I Know What I Know

November 24, 2009

Sounds like a silly statement; don’t we all know what we know? Actually, in this society it’s getting harder and harder for me to believe that what I know is true. How can it be true when the powers that be know the opposite? Can I be right when I’ve lived most of my life in self doubt?

I remember a conversation I was having with a couple of friends about 2 years ago. I was obviously ranting about some terrible trait of our American society when one of the others said “you can’t blame all of the world’s ills on the U.S.” I can still feel the shame I felt when he said that and I stopped talking. We were at a New Year’s celebration so I just joined another pocket of conversation. Clearly I haven’t forgotten that exchange and have thought about it often over the last 24 months. I guess I was, in a way, pinning the world’s problems on us and my sense is that I wasn’t too far off the mark.

I hear a lot about our American values and how we are the shining city on the hill and it rings false to me. We certainly are not the cause of all the ills in the world but are certainly not a shining beacon either.

Back to I know what I know; I know that the poor people who bought houses they could not afford are not the cause of the current financial debacle. I believe that a primary was the requirement of the moneyed classes to achieve a greater return on their investments than was offered by historically low interest rates. This pressure provided opportunity to the “financial engineers” to securitize more and more debt in more and more complicated ways. The thinking was that if you wrapped some prime meat around some scraps and fed it through the grinder a few times you’d come up with a product that looked pretty good. Turned out not to be true so why not blame it on the poor who have been told forever that the key to the American dream is home ownership.

We are told that Goldman Sachs paid back the bail out money but that turns out not to be completely true. Their bets against billions of dollars worth of collateralized mortgage obligations were paid off by us, the taxpayers, through the cashier’s window called AIG. Why didn’t these Goldman guys know that AIG couldn’t pay? They had access to the financials. AIG is a public company. My sense is that they (Goldman and others) knew they were “too big to fail” and that their boys in Treasury and the SEC would ensure that congress would agree to back them.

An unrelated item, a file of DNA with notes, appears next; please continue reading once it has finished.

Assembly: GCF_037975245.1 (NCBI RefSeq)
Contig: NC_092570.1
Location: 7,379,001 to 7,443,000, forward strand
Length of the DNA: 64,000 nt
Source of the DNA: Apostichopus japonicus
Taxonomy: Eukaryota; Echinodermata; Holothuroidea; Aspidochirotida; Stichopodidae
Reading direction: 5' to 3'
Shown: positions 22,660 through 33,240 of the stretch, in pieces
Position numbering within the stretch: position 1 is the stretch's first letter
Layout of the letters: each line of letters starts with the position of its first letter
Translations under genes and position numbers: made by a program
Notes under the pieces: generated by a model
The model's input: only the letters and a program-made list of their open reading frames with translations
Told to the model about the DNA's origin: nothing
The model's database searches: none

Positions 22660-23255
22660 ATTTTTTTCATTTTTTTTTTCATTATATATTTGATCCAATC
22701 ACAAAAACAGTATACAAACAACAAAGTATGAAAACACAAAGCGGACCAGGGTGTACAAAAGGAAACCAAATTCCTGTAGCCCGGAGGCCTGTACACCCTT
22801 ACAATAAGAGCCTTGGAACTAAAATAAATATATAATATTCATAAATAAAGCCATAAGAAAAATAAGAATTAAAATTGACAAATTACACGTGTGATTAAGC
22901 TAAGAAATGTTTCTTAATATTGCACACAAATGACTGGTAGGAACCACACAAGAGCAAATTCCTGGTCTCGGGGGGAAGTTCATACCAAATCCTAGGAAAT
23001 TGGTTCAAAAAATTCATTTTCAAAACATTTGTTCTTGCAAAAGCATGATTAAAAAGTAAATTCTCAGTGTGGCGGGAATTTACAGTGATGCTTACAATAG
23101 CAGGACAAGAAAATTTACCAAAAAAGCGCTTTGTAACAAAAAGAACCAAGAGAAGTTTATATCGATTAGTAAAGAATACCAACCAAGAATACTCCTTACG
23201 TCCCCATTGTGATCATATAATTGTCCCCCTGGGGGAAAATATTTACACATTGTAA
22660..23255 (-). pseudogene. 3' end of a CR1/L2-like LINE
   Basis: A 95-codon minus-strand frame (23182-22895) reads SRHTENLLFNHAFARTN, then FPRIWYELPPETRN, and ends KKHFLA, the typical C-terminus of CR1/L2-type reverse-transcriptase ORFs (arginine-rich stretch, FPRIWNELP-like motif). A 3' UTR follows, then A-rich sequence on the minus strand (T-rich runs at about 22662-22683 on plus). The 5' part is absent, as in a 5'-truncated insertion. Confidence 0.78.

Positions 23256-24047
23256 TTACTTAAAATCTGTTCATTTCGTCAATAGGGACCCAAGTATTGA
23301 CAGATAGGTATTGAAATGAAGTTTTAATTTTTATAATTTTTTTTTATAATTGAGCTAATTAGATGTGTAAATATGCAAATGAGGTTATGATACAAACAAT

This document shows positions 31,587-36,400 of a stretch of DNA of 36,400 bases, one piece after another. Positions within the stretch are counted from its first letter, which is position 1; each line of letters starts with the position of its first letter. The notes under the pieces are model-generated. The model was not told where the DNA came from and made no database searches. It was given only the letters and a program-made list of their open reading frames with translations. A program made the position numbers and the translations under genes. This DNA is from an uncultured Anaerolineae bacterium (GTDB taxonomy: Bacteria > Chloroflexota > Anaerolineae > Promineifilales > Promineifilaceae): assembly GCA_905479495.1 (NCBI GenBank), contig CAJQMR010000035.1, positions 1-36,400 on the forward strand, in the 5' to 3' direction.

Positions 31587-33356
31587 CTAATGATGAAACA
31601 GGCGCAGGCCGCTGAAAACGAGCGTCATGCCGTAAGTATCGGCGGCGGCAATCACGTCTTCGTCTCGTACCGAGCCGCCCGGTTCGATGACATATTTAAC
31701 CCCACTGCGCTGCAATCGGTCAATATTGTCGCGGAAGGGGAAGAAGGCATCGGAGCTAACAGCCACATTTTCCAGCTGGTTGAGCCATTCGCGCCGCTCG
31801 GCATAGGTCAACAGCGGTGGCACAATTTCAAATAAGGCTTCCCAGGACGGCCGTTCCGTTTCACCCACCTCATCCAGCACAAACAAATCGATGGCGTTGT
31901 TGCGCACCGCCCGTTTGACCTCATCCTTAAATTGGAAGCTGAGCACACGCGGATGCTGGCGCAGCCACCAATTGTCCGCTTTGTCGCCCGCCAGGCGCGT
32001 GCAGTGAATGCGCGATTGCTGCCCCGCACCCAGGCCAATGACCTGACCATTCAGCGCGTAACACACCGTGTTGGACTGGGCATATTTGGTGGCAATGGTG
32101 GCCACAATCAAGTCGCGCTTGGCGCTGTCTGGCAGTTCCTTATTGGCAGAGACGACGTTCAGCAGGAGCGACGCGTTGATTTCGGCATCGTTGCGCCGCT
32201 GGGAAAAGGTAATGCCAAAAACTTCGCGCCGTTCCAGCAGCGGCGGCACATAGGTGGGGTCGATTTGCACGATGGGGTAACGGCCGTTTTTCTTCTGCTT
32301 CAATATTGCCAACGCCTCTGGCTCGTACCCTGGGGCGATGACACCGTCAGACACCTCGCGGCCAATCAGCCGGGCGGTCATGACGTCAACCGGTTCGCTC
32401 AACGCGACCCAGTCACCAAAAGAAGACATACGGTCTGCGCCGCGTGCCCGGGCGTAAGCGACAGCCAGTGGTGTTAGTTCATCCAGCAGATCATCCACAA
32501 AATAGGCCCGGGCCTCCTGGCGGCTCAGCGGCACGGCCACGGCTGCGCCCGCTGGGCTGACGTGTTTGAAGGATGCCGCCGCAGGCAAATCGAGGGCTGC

We were told that we invaded Iraq because of Osama Bin Laden when we all know that our only interests in the Middle East are oil and Israel.

Probably sounds like I hate my country but that is certainly not the case. I love the freedoms afforded me because of an accident of birth but I fear that, as corporate power increases, those freedoms will diminish. I am often asked how I would like to have a government bureaucrat involved in my health care decisions. My answer is that I always, always prefer government bureaucrats to corporate employees whose company’s primary obligation is to their shareholders and whose basic function is cost containment and risk avoidance.

I love the freedom that allows me to write and publish this kind of writing and I also consider it my responsibility to do so. We private citizens must either speak up or suffer the consequences of diminished freedoms as the distance between the poor and the powerful grows too wide to overcome.

Posted December 2, 2009

1 Comment

Yesterday in the late afternoon I was caught up in Michael Palmer’s novel, The Society,(about managed health care) and could not lay it down for 5 hours.What I didn’t know was that Michael Palmer MD spent 20 yrs as an Internist in Emergency Medicine and is now an associate director of the Massachusetts Medical Society’s Physicians’ Health Program. When a person really knows what he is talking about, other people DO KNOW that fact.

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